When I began campaigning to be the next councillor for Eye, Thorney and Newborough, I hadn’t heard much from councillors in my area, apart from a leaflet at the 2016 election.
However, I do hear about residents experiencing issues.
So: every afternoon and evening, I’ve taken up my pen and clipboard, tied my trainers and walked down our streets. I have knocked on doors all over this ward and talked to people about the issues they live with. I am working for my community to make it a better place to live.
Eye, Thorney and Newborough is as beautifully diverse as it is large. However, if there is one overriding theme it is disconnection: people’s view of local government is that it is distant. When problems arise, the instinct to contact a local councillor for help doesn’t appear to be widespread. Some of the doors I’ve knocked on haven’t had an elected representative on their threshold for 15 years!
There are many people who need help: at time of writing I am fresh from visiting families in Thorney where I stood on the uneven surface of a road which residents have complained about for years. Residents told me the council’s bin lorries caused potholes.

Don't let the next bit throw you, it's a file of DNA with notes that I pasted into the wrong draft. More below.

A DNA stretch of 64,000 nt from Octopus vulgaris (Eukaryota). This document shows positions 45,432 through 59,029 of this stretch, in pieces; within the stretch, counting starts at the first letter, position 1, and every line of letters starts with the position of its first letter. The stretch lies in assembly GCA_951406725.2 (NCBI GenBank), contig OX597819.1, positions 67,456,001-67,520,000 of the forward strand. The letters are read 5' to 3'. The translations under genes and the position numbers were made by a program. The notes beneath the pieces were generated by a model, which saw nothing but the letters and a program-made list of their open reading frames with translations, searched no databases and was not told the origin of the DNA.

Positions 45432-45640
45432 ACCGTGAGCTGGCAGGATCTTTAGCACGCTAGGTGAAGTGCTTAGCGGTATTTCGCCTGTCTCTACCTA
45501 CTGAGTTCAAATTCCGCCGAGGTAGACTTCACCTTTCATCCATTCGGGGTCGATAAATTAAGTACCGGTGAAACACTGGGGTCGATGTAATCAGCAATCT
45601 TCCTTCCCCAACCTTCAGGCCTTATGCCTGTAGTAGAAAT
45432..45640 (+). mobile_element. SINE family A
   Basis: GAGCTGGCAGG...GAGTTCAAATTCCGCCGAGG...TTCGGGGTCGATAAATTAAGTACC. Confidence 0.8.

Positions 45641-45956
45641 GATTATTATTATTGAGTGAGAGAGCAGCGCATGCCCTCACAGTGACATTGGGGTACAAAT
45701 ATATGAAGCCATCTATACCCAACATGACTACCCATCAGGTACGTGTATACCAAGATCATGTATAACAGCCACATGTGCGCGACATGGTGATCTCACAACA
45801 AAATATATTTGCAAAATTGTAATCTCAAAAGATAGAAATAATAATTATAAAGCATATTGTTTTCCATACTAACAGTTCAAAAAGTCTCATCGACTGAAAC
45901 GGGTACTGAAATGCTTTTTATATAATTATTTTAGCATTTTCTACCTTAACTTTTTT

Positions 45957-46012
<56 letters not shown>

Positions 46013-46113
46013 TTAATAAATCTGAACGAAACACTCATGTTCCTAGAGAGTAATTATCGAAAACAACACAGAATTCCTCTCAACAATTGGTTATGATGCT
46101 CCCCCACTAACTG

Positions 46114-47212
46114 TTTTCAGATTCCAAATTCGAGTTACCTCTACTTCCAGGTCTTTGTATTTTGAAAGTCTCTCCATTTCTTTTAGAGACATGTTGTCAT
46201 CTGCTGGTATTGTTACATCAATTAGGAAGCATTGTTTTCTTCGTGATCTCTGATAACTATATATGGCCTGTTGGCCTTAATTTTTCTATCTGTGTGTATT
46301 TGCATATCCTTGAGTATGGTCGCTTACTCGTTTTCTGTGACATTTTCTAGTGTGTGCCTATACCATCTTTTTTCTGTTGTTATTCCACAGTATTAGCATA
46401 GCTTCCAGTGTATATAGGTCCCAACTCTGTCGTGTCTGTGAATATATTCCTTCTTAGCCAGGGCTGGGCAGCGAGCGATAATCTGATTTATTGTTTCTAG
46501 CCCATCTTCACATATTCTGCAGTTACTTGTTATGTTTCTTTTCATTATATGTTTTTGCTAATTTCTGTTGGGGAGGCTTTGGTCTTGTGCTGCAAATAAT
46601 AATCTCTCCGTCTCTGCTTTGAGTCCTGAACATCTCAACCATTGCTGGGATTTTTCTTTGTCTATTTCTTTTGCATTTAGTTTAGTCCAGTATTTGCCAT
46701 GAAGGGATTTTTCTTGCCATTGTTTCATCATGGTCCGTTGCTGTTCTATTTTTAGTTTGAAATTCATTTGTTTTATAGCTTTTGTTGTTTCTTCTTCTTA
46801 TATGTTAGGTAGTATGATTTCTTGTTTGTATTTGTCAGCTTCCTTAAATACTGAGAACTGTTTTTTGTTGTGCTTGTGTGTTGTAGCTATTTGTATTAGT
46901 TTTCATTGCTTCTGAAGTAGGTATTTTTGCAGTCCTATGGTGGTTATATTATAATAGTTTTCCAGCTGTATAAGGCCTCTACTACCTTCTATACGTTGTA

Utility companies dug it up further and patched it with tarmac.
One elderly lady who has recently had her hip replaced told us she is frightened to walk along it as she may fall. The residents have despaired of getting a solution because no one wants to take responsibility.
I have written to all of the organisations involved and asked them to meet with us because they need to take collective responsibility for fixing the problems they have caused and the residents have to live with.
Previously, I canvassed a new development in Eye. It was a warm afternoon; one of the residents told me that as I proceeded along his road, I would detect a certain smell emanating from the sewers. This, he said, is because the development wasn’t well planned. He was right: poor planning for infrastructure appears to be an endemic problem.
I met with the chairman of Thorney FC to look at their clubhouse, which was built in 1973, and now crumbling and cannot be used. The club, which will be 50 years old next year, could be homeless. I have developed an action plan; I will be meeting with them again soon to work with them to implement a solution.
Recently I canvassed Newborough where I witnessed an example of road safety needing to be addressed; a mother living nearby said she wouldn’t allow her young son to ride his bicycle there.
I will keep going. Even if I am not elected on Thursday 7 th September, I will continue to work for change.
More than being a candidate, I regard the people of this ward as my neighbours, part of a single community. I believe when a community gets together, the seeds of solutions are planted.